Recently we showed you the family of urban explorers designed to promote the city of Gdynia as a tourist destination. The family has now gained new incarnations and visited new sites of the city in the additional illustrations we created. They are lazing on the beach and staying active by the seaside.
And in the animations created by Esy-Floresy Studio, who invited as to this collaboration, the family explores much more! They see the modernist architecture, train and finally relax. You can see the animations on Esy-Floresy’s YT channel here (this is the first one).
Hope everyone is having a good, relaxing summer!
This is the family on the beach by the center of the city. The fish monument is one of the characteristic sites of the city. In the background you can see the yacht harbor and one of the modernist buildings that create the landscape of Gdynia.
Here the family relaxes in Orłowo, a pretty district by the sea, with two well-known attractions in the background: the cliff and the wooden pier.
Again we had the pleasure of designing an identity for the outdoor film festival Filmowa Stolica Lata (Summer Film Capital), taking place in Warsaw for the 15th time. During the festival people gather in various parts of the city (observing all the anti-Covid regulations this year) to watch classic, cult and some newer movies in nice company and festive atmosphere. This year we chose a chameleon to be the symbol of the event.
You can also see an animated version by the talented Esy-Floresy studio.
The amazing Esy-Floresy Animation Studio has invited us to participate in their newest project: a series of promo materials for the city of Gdynia, inviting tourists to come to the city and explore its sights and nature sites. We have designed a family of urban explorers, with further characters (and animations!) to come so stay tuned. Also, we hope everyone is having a great summer so far with many exciting adventures still planned.
We were saddened to hear of the passing of Milton Glaser, one of the icons of the twentieth and twenty first century design. He’s been one of our idols and we’ve been admiring some of his work at least since design school. Milton Glaser was an accomplished teacher and spoke wisely about design and other issues. We were particularly impressed with his adherence to the philosophy of abundance (honestly, something we could all use more of). Even though we understand why some people call for a new approach to the history of design, less focused on individual creators and more on movements and communities, giants like Milton Glaser prove that it will always be necessary to celebrate the genius of individual people. We hope Milton’s heaven is beautifully designed!
And here are some of the most iconic (or most fun) Glaser designs.
Our favorite bar none, the celebrated Dylan poster for Columbia Records. Not only is it a wonderfully memorable image, it’s about Dylan.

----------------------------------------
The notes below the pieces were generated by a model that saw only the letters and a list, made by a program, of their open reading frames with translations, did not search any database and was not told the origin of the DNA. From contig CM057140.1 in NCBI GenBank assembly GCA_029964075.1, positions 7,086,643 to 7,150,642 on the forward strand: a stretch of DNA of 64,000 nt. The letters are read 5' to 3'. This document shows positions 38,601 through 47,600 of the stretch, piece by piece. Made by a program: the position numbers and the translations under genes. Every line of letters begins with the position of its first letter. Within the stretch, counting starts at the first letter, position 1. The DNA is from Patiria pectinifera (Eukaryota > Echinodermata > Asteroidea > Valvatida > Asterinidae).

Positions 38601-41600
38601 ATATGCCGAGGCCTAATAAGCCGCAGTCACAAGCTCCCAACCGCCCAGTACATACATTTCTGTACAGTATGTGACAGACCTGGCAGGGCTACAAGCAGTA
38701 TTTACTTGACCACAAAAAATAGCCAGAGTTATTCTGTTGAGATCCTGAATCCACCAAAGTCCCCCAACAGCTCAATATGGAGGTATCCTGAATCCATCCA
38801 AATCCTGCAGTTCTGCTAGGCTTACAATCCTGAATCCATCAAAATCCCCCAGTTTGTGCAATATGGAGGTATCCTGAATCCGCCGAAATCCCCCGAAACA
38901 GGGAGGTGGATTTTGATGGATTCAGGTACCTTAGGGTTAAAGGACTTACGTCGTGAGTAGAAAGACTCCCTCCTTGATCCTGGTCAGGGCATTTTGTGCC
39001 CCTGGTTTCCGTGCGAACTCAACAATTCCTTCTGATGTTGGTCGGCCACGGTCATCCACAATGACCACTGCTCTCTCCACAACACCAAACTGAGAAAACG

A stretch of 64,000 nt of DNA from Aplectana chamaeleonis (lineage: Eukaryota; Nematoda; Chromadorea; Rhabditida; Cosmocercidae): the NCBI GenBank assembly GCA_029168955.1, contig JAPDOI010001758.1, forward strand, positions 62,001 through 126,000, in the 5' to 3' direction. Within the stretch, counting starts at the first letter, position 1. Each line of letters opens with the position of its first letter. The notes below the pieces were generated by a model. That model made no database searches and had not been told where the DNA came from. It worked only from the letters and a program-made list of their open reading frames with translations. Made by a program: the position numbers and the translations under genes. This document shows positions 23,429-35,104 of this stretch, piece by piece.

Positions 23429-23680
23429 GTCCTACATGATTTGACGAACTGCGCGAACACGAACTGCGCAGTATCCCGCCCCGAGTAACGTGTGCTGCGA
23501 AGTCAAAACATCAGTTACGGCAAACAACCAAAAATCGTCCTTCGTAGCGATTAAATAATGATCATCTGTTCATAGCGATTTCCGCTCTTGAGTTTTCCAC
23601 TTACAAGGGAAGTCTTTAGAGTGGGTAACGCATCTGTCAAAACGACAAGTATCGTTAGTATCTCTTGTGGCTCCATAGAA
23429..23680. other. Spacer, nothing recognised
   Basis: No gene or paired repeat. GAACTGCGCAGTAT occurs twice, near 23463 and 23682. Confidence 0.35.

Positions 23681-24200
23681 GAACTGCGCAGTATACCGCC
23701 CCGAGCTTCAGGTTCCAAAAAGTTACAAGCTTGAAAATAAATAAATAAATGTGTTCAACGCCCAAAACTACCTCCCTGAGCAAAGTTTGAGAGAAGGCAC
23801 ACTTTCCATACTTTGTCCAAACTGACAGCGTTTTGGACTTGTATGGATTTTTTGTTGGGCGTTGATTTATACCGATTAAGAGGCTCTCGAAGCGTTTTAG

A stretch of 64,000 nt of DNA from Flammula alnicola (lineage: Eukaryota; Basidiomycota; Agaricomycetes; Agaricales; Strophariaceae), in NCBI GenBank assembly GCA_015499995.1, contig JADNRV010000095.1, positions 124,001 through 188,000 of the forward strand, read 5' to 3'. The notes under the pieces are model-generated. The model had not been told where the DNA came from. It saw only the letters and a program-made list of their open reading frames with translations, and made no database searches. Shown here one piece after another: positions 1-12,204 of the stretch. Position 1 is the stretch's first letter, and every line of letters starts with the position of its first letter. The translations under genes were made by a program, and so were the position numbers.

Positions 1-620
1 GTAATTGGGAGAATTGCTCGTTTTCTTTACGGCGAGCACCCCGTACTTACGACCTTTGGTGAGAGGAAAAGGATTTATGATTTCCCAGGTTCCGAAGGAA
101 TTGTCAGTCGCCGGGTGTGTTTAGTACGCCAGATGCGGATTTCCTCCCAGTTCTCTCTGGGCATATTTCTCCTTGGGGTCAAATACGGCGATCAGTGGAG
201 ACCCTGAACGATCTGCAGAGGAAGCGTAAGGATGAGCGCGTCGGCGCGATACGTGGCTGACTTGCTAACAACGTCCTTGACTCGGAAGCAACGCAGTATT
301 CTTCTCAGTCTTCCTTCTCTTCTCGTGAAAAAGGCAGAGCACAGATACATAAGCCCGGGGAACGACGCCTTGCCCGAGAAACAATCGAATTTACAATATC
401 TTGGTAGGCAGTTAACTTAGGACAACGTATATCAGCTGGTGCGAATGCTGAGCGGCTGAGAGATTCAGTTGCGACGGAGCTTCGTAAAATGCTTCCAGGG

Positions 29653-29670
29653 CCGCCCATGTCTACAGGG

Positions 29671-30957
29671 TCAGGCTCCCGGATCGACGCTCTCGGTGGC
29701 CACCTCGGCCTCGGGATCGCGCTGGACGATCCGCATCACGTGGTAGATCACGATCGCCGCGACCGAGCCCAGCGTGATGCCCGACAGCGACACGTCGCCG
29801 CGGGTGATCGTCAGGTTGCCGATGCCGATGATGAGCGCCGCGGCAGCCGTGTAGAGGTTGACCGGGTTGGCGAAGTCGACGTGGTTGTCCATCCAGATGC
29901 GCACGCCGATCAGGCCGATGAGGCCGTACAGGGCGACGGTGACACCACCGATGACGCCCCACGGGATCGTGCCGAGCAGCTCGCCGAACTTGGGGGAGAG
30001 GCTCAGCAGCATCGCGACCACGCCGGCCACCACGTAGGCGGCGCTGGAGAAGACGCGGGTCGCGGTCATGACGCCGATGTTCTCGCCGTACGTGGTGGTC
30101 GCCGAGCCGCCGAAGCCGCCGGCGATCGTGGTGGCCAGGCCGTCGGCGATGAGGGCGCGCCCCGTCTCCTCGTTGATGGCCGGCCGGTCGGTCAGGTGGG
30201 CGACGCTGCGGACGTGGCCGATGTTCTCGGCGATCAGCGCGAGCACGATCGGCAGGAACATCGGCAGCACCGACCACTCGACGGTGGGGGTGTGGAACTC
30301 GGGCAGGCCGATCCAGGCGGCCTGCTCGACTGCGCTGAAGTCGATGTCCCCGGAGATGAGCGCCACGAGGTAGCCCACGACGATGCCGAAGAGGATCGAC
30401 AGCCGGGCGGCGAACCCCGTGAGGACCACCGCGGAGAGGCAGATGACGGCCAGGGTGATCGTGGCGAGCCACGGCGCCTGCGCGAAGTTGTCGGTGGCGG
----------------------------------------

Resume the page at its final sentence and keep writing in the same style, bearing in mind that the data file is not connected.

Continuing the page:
A pasta ad poster which looks better than a whole lot of fine art we’ve seen.
A poster for the School of Visual Arts, with such a smart use of the very matter of poster.
Of course Glaser’s probably most famous design is his I ♥ NY logo that he used for this 2001 poster calling for solidarity in New York.
An identity for Minneapolis Institute of Arts that recalls the architecture of the school.
Glaser created a bunch of fun typefaces that played with the modernist letter. This is his famous Glaser Stencil:
And Baby Teeth, the more experimental one, was used for instance on the Dylan poster.
Finally, Glaser was one of several (but not many) designers who created the full set of Shakespeare covers. His illustrations have a poetic quality.
(And a little tribute to the Dylan poster. Here‘s our original Dylan artwork to make the context clear.)
In an exciting first, this month we want to recommend a book. You might have heard of it already because it’s definitely not a new book, but we’d still like to add our personal praise to whatever you already know.
A Thousand Acres by Jane Smiley
What is it? A 1992 Pulitzer winner, it retells the story of King Lear, placing his quarreling family in rural Iowa. Basically, it’s Shakespeare among Iowan farmers, with all the passions, feuds and dark psychological insights. It also has a powerful ecological undertone, which is hard to ignore.
Why we love it? Smiley takes the spotlight away from the traditional protagonists of King Lear and instead focuses on the original villains who lose their villainy in the process (there is a villain, just not who Shakespeare envisioned). The narrator is the oldest daughter and her relationship with her younger sister (they’re named appropriately Ginny and Rose) creates the core of the story. The characters are drawn with insight and compassion and the reinterpretation of the classic feels very timely. A great read for any fan of a retelling (which we certainly are).